5 Halloween Tips for Caregivers

While turning off the outside lights may keep the doorbell from ringing; the chatter of children passing by on the sidewalks and the sound of increased traffic on the street coming at sundown can create a great deal of stress in someone with dementia.

Here are a few suggestions to help ease your loved one into the holiday:

Color a Halloween picture each day leading up to Halloween. http://www.coloring.ws/halloween.html – click on the link for downloadable coloring pages.

Share old photos of his children in costume and ask him to tell you stories about their trick or treat adventures.

Together make simple Halloween mask for the children or grandchildren and one for each of you.

paperplate mask 2

Put together some simple and fun Halloween treats:witch hat cookies

The Witch Hat Cookies

What you will need:

  • Keebler Elf Striped Cookies
  • Hershey’s Kisses
  • Vanilla Frosting
  • Orange Food Coloring

Recipe:

  1. Mix Vanilla Frosting with orange food coloring, put the frosting in a zip lock bag, and cut off the corner to make a piping bag.
  2. Flip over the Keebler Elf Cookie and apply a nickel sized portion of frosting.
  3. Press the Hershey’s Kiss down onto the frosting and cookie.
  4. Let harden, and enjoy!

People with dementia enjoy music from their past. Listen to some playful Halloween music and share memories of sock hops and parties they attended.

Purple People Eater

Monster Mash

Witch Doctor (Ooh Eeh Ooh Ah AAh Ting Tang Walla Walla Bing Bang)

Addams Family Theme Song

If none of this is possible for you, that’s okay. Give yourself a treat and refuse to feel guilty. You are faced with plenty to deal with every day.   Blessed Be.

 

 

 

 

 

 

 

 

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Halloween with Rodger

 

Halloween candy

“What time do the kids come?”

My father-in-law asked that same question every year on Halloween.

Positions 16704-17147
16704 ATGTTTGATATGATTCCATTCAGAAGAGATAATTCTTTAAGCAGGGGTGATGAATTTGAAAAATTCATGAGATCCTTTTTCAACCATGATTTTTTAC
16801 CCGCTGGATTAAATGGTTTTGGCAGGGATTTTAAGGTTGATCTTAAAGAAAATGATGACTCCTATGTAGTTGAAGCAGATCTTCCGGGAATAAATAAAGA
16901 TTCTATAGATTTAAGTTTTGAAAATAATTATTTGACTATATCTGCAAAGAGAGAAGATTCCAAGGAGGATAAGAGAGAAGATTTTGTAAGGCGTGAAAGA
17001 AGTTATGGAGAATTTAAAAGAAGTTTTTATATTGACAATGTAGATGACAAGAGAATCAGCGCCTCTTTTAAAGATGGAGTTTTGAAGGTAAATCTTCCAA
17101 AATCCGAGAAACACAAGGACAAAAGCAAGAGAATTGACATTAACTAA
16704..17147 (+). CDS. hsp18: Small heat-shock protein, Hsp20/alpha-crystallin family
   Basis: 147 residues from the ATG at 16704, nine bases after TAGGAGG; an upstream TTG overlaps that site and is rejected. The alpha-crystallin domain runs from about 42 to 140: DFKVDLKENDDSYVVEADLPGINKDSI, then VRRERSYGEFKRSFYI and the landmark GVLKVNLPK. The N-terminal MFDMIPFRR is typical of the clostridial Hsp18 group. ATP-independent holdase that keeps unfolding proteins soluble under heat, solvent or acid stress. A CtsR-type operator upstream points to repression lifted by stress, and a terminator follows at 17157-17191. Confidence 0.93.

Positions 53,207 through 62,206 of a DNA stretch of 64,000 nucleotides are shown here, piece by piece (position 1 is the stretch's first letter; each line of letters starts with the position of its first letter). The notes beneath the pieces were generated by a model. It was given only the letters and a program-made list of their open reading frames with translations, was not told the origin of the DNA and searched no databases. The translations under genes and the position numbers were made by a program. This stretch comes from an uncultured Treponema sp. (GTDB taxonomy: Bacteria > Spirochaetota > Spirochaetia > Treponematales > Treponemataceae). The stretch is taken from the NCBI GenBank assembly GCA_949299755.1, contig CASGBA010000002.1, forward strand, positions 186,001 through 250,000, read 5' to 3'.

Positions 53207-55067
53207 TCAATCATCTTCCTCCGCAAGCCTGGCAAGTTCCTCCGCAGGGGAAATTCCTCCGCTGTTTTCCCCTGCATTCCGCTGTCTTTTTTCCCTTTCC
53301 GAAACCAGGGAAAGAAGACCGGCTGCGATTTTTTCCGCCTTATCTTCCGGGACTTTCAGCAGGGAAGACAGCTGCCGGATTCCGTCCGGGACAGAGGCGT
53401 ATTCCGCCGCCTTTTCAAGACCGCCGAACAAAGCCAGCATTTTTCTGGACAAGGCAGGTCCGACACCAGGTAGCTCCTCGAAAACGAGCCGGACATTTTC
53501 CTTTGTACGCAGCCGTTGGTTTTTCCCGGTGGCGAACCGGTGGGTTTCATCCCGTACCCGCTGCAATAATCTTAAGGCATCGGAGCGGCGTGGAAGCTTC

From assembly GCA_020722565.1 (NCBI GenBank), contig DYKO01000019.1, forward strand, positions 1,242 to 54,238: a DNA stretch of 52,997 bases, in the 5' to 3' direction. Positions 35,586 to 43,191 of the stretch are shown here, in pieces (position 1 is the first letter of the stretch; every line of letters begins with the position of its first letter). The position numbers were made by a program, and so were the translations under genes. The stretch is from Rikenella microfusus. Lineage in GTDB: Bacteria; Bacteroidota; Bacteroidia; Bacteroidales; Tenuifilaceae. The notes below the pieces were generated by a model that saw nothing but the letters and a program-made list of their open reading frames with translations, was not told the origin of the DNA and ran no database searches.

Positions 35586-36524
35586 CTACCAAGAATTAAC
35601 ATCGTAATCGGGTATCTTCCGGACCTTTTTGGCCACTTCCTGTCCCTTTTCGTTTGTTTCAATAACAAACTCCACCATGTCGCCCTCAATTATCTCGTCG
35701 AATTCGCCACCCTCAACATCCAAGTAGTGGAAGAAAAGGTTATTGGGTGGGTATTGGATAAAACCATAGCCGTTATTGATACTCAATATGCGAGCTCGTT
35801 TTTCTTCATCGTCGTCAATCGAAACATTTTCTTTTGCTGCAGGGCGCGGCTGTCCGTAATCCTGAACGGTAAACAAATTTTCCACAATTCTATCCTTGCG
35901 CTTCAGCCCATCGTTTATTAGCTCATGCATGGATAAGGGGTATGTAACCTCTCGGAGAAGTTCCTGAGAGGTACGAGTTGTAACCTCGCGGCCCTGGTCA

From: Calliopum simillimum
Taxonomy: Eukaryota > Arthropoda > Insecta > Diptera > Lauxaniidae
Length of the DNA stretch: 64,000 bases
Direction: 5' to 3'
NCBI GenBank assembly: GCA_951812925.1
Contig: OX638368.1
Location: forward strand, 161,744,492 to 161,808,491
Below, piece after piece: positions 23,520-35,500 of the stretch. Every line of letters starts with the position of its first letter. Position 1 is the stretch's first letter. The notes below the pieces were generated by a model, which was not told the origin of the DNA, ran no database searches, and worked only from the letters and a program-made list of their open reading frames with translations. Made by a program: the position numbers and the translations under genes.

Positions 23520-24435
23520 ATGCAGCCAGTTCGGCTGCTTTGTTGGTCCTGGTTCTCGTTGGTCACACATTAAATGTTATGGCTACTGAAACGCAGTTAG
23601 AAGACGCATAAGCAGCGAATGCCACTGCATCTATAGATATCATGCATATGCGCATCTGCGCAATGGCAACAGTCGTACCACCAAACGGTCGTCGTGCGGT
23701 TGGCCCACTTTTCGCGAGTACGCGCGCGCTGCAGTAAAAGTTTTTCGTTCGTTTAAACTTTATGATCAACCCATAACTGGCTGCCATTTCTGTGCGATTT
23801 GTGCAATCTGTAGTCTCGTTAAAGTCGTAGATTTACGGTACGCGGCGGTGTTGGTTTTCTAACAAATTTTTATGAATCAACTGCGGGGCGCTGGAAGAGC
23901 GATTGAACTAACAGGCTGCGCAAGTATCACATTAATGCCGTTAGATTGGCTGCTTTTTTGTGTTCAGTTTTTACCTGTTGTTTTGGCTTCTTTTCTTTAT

“Six o’clock.”

“Good. I eat at four. I’ll have time to get ready.”

I wondered what he did to get ready for when he did come down from his room at precisely 5:45 he looked no different than he had earlier in the day. He’d be wearing the same brown flannel shirt tucked into brown pants along with the black shoes and white sox he’d put on when he got up in the morning. He would have shaved that day so his grey stubble wasn’t as pronounced as the day before, but not because of the holiday. He shaved every three days and had for years. His hair would be slicked back as always and his face would hold the same dour expression that greeted me every day.

“I hope I don’t get too tired. I’m not as strong as I used to be.”

“You don’t have to give out the candy. I can do it,” I said.

“No. I have to. It’s my job,” he insisted.

“Why? I did it before you came to live here. I can do it now if you want to stay in your room.”

“I do it!” he snapped before moving a dining room chair close to the window and peering out to see if any young ghosts or witches were coming.

Seeing the street was still clear of trick-or-treaters he peered into the large wooden bowl full of candy and started to mumble.

“I hope this is enough. She didn’t buy enough. Oh no.”

“I have more. That’s all that will fit in the bowl for now. I can add more as we need it.”

“I can add more. It’s up to me. What time do the kids come?”

“Six o’clock. If you get tired before they stop coming let me know. I’ll pass out the rest.”

“I have to do it. I give them each one piece, right? What time do they come?”

“They should start coming at six o’clock. Give them more than one piece, we have plenty.”

“Two pieces. I give them each two pieces. What time do they stop coming? I hope I don’t get too tired. I’m not strong like I used to be.”

“You don’t have to do this. I can do it if it’s too much for you.”

“I told you, I have to do it. It’s my job”

“Why?”

“Because I’m the oldest and the oldest gives out the candy.”

I didn’t know what to say to that. In his mind that’s the way it should be. Every year, as long as he was able, I let it him pass out the candy. I kept an eye on him and when it was clear he was tiring I made sure the bowl emptied quickly, turned out the light and helped him back to his room. He always slept late in the morning and woke proud that once again he had done his job.

The kids still start coming around six o’clock and the big bowl still stands ready at precisely 5:45. There is plenty more to refresh the bowl at least three times. So many things remain the same. Something very important has changed. Now I’m the oldest and I give out the candy. I miss him.

To read more about Bobbi and Rodger purchase a copy of her book, Confessions of an Imperfect Caregiver. Blog followers receive a discount when ordering directly.

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